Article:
Sharing the Burden
In addressing old and new problems, the next administration can only hope to achieve some success if it abandons the unilateralism of the Bush administration and seeks to share the burden with other countries, in particular,  with regional actors. This is not an ideologi-cal choice, an abstract preference for the prin-ciple of multilateralism over the projection of national power. It is simply a pragmatic response to two realities: one, the complexity and urgency of the problems with which the United States is faced together with the neces-
MARINA OTTAWAY
 specializes in democracy and post-conflict reconstruction issues, with special focus on problems of political transformation in the Middle East and reconstruc-tion in Iraq, Afghanistan, the Balkans, and African coun-tries. She is the director of the Carnegie Middle East Program and a senior associate in the Democracy and Rule of Law Program, a research endeavor that analyzes the state of de-mocracy around the world and the efforts by the United States and other countries to promote democracy. Before joining the Endow-ment, Ottaway carried out research in Africa and in the Middle East for many years
and taught at the University of Addis Ababa, the University of Zambia, the American University
 in Cairo, and the University of the Witwatersrand in South Africa. Her extensive research ex-perience is reflected in her pub-lications, which include nine authored books and five edited ones. Her most recent book,
Beyond the Façade: Political Re-form in the Arab World 
 (edited with Julia Choucair-Vizoso), was published in January 2008.
 
 SHARING THE BURDEN IN THE MIDDLE EAST 3
sity of addressing them simultaneously, and two, the demonstrated unwillingness of most U.S. “allies” to simply follow the U.S. lead in the greater Middle East, even when they have similar concerns. U.S. leadership has found few followers in the region. Rather than rally-ing around U.S. policies, Arab countries, par-ticularly those in the Gulf, have undertaken their own diplomatic initiatives and tried to find their own solutions. The new administra-tion needs to work with such countries, rather than dismissing their efforts as irrelevant or,  worse, a hindrance.
Dealing With the Peace Process
 Accepting a more multilateral approach to the Arab–Israeli peace process would mark a sharp departure for U.S. policy. For years, the United States has portrayed itself as the only country that can broker peace in the Middle East because of its supposed leverage over Israel. For its part, Israel has fully supported this claim. U.S. attempts to monopolize the broker’s role were understandable during the Cold War, when the United States feared that the participation of the Soviet Union on the side of Arabs and Palestinians would greatly complicate the way to peace. It is much less  justifiable now, because it leads the United States to ignore and oppose the efforts of regional actors—who are the ones who have to make peace with Israel. Far from furthering U.S. interests and demonstrating U.S. power and influence, monopolizing the peace pro-cess puts a huge burden on the United States,  while allowing Arab countries to complain endlessly about U.S. inaction, rather than seeking to do something themselves. It also leads to periods of complete stasis when U.S. attention is focused elsewhere. The Obama administration needs to depart radically from the traditional U.S. stance by welcoming and working with peace initiatives taken by regional actors. Three current Arab undertakings could have a beneficial impact on the peace pro-cess: the Syrian–Israeli negotiations, brokered by Turkey; the reconciliation talks between Hamas and Fatah, in which Egypt is playing the leading role with the agreement of other  Arab countries; and the Arab initiative that  was first proposed by Saudi Arabia in 2002 and immediately endorsed by the Arab League. It calls upon Israel to return to the 1967 bor-ders, withdrawing its forces from all the occu-pied territories, including the Golan Heights; to recognize an independent Palestinian state  with East Jerusalem as its capital; and to nego-tiate a just solution to the Palestinian refugee problem. In exchange, Arab states would es-tablish normal relations with Israel and declare the Arab–Israeli conflict over. Properly under-stood not as a take-it-or-leave-it solution, but as the opening gambit in a comprehensive process of negotiations over territory, refugees, and mutual acceptance, the Arab initiative offers more than the United States can—the promise of a comprehensive peace, rather than years of serial negotiations with individual countries and organizations.The Arab initiative remains on the table, and Arab countries periodically try to revive it—in the weeks since Obama’s election vic-tory, a number of Arab officials, including Palestinian President Mahmoud Abbas, have urged the president-elect to support it. But  Arab countries have not undertaken the sus-tained effort necessary to transform a general idea into a detailed, workable agreement. They finally set up a follow-up committee in April 2007, with members from a dozen countries and the Palestinian Authority. The committee, however, was not empowered to negotiate with Israel, although contact through members that recognize the state of Israel was not ruled out. The position of the United States regard-ing all of these plans has ranged from guarded to negative. The United States initially advised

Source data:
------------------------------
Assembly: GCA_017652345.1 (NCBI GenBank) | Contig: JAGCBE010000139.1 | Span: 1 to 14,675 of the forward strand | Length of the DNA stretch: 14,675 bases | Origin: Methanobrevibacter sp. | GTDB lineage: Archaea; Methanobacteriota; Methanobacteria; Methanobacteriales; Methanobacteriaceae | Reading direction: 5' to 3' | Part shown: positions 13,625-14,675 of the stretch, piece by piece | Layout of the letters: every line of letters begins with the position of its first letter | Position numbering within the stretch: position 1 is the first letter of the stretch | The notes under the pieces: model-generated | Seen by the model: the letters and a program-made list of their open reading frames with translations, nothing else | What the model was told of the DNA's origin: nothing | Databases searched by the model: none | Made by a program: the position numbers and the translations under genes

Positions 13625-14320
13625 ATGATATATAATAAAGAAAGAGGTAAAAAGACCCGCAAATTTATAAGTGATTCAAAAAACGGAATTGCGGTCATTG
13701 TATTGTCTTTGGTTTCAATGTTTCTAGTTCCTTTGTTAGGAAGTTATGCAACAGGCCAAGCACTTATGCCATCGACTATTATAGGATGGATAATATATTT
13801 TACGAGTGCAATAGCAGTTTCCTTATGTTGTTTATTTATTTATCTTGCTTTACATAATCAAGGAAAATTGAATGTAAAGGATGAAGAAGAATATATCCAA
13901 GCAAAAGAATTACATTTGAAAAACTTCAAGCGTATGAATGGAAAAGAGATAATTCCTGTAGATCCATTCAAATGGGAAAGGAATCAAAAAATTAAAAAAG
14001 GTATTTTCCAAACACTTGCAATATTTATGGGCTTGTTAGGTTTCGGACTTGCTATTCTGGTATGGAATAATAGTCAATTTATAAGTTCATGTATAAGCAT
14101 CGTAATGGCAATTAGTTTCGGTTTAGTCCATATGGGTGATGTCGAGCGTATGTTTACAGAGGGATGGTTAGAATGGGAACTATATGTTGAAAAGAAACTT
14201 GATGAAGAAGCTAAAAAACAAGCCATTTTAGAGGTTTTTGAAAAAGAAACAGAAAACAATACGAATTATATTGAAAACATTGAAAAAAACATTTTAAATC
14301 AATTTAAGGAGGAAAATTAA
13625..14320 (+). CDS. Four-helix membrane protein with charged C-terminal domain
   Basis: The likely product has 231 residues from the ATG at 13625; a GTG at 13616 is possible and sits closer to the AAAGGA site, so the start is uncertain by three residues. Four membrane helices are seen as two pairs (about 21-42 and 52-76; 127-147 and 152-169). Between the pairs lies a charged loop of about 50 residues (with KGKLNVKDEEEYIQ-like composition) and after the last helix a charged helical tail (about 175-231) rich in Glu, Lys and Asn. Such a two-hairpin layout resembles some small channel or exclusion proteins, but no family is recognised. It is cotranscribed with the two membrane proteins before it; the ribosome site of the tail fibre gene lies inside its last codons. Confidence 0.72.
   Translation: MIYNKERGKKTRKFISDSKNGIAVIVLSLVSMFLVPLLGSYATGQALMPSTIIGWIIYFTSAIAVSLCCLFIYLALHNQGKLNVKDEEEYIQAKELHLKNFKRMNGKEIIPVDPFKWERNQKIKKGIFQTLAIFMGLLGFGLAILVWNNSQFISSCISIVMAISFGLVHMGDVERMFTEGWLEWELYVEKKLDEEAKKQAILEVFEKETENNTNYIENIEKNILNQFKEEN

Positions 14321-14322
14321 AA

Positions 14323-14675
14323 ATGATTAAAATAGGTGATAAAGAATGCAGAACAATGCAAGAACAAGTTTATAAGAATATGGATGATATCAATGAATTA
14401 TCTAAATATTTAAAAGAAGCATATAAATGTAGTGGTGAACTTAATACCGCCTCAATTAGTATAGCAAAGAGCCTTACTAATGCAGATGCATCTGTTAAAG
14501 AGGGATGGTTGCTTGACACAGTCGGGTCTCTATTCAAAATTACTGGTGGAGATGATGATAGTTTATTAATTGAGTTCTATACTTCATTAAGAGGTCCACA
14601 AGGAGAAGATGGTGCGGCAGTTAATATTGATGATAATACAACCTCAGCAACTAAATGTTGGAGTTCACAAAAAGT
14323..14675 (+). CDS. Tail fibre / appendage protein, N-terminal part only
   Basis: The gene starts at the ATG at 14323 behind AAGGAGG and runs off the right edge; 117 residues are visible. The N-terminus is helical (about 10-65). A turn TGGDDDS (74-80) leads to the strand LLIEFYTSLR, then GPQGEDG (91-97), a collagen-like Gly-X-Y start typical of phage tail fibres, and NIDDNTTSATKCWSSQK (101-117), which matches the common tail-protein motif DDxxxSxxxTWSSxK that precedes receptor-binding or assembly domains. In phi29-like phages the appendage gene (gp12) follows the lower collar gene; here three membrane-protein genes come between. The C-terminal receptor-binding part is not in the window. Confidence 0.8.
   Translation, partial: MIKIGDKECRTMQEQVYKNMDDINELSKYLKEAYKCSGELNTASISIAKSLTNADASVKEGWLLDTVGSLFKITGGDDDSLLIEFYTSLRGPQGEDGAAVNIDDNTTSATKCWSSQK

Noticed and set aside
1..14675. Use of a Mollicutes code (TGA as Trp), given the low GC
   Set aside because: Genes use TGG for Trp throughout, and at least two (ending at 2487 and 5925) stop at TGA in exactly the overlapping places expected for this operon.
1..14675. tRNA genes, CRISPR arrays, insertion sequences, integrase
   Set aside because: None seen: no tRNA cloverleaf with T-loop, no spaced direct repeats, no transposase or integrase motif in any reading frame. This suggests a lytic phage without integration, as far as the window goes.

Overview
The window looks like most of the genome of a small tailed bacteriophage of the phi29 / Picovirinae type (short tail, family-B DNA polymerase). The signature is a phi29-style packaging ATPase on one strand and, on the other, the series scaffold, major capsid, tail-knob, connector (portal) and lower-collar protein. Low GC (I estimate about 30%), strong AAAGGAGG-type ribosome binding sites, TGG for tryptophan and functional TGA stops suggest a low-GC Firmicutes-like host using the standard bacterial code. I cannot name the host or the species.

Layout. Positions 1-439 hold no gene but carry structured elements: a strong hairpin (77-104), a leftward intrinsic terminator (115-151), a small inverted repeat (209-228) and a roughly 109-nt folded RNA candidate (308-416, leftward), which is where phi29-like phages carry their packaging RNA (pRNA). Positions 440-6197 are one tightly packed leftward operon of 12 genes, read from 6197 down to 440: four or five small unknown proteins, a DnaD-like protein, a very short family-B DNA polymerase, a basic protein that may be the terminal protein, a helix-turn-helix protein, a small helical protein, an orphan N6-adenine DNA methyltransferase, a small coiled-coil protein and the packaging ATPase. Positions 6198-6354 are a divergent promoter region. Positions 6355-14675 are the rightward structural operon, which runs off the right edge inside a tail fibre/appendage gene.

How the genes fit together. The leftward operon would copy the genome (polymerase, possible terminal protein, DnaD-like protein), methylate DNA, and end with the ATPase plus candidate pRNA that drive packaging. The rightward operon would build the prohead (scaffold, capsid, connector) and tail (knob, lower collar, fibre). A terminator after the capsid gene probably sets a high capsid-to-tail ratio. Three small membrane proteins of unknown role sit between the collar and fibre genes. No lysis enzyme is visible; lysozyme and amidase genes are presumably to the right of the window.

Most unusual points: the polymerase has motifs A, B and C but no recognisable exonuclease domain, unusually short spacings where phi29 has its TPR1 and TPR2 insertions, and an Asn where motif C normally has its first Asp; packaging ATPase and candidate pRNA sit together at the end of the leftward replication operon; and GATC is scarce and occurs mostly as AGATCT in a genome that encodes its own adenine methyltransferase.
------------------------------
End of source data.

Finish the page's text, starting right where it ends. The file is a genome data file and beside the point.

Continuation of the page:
The United States cannot break the deadlock on most issues without the help of countries from the region, sharing with them the burden and the responsibility.